- An unlikely possibility, the monarch has often intervened to prevent such putsch attempts in the last 15 years, although he had been an apparent supporter of military regime's in the earlier years of his reign. The King still retains several strong powers, and it would be fair to say that Thaksin Shinawatra's resignation (later reversed) earlier in the year was as a result not only of massive street protests but of the monarch's own personal preferences. Needless to say, I would rule this possibility out.The Government
This option has been bandied about on the BBC this afternoon, but it seems unlikely. Why would Thaksin Shinawatra launch a coup to seize power? Granted elections are forthcoming and the opposition is looking strong, but with a robust economy and strong rural support the P.M should be able to secure a victory. Additionally to launch such an audacious attempt whilst out of the country seems slightly bizare to meThe Opposition
- Unlikely the opposition have the necessary resources and contacts to launch such an attempt. Needless to say they do have a strong distaste for the 'Thai Love Thai' ruling party.Opposition Leaning Army Units
- A more likely possibility, but still remote. Whilst some in the army may no doubt dislike Shinawatra, his recent activities lack anything severe enough to warrant a forceful removal from power.Nationalistic Army Units
- The most likely source of the coup. Thailand has been fighting an extremist insurrection for several years now, and much of the south remains under martial law. Perhaps certain elements feel that only under a military dictatorship can these 'terrorists' be defeated. Shinawatra appears to be thinking along a similar line -the chief of the army has just been sacked. Only recently police arrested five army officers over a suspected coup plot
If the latter option is infact closest to the truth, then an extremist insurgency will ironically be the biggest winner from the coup. During the chaos of a civil service and interior ministry unsure of how to act, law and order can quickly break down. Such power vacuums are dangerous and would be easy to exploit for enemies of the Thai state. Gaining a stronger hold over the south, or even expanding into the remainder of the country become increasingly likely possibilities in such a scenario. Furthermore, any attempt to deal with the insurgency through stronger and more ruthless repression than that of a Democrat (no matter how much of a dysfunctional one) are only doomed to further failure.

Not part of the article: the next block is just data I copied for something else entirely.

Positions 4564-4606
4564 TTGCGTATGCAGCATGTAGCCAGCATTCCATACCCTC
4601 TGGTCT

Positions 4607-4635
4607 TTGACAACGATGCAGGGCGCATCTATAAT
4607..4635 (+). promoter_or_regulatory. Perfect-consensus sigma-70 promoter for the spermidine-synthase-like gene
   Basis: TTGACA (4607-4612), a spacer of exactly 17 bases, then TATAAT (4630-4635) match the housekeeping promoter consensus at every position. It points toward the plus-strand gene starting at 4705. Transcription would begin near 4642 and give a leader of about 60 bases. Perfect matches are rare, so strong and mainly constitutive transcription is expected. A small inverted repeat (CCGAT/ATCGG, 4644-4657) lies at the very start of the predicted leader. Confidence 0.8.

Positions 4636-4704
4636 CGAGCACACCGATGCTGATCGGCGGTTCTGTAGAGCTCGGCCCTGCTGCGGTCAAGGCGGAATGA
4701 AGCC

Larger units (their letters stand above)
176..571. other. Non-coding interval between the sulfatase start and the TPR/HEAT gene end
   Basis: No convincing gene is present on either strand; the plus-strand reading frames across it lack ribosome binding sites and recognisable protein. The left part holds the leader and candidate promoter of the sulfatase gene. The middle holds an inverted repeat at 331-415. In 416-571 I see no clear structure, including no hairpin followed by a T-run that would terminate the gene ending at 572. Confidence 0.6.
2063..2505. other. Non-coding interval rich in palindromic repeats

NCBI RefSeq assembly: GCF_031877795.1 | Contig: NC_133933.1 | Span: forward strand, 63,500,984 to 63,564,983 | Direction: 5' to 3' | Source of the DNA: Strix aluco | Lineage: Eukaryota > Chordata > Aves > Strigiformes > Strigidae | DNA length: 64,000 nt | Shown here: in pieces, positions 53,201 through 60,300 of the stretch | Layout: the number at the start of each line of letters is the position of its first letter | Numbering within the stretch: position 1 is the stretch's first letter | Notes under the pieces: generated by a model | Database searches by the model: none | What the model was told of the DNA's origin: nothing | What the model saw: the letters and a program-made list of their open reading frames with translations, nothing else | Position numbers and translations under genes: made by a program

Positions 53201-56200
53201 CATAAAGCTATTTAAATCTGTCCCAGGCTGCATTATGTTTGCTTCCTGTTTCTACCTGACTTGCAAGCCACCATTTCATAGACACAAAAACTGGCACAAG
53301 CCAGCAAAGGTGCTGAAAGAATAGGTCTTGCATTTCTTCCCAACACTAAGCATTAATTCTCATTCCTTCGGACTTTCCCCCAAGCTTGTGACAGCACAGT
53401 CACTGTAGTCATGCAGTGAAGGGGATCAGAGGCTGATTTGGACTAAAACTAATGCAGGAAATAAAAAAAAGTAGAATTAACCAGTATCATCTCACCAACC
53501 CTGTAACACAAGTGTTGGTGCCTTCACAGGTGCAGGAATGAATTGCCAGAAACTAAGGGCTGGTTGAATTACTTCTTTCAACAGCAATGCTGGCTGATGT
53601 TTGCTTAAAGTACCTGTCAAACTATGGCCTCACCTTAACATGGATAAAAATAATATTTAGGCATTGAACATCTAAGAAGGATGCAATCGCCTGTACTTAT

My quick analysis of the coup attempt, and I'm no professional mercenary, is that it will fail.
Shinawatra's rule may have been marked by cronyism and an erosion of some freedom's, but it has also brought greater wealth for many, has increased opportunities for Thai's and generally presents a greater prospect for future prosperity than that of a Burmese style Junta. It is safe to say that Thailand's people have awoken to Democracy. This is why they poured on to the streets earlier in the year, and why, no matter how much of an autocrat Shinawatra may seem, many thousands of supporters and detractors will be prepared to face this attempt head on. I cannot see even the Thai Democrat Party who are fiercely opposed to the government welcoming the current developments.
Finally, you must ask yourself what kind of amateur job is this coup? The instigators of such an attempt have clearly got their ideas straight out of the 'Kurmanbek Bakiev: How To Be An Incompetent Dictator' school of thought. Firstly boys you don't seize government buildings and leave half the media in the hands of the man you're overthrowing, allowing him ample time to broadcast statements to the nation, and whipping up anti-coup feelings. Furthermore if you're going to take the nation, a good power-cut or complete switch off of external communications, ala Pakistan, usually is sufficient to keep people in the dark for long enough to overthrow the existing regimes. School-boy errors
*I'll update later, but for now I have work. Please leave comments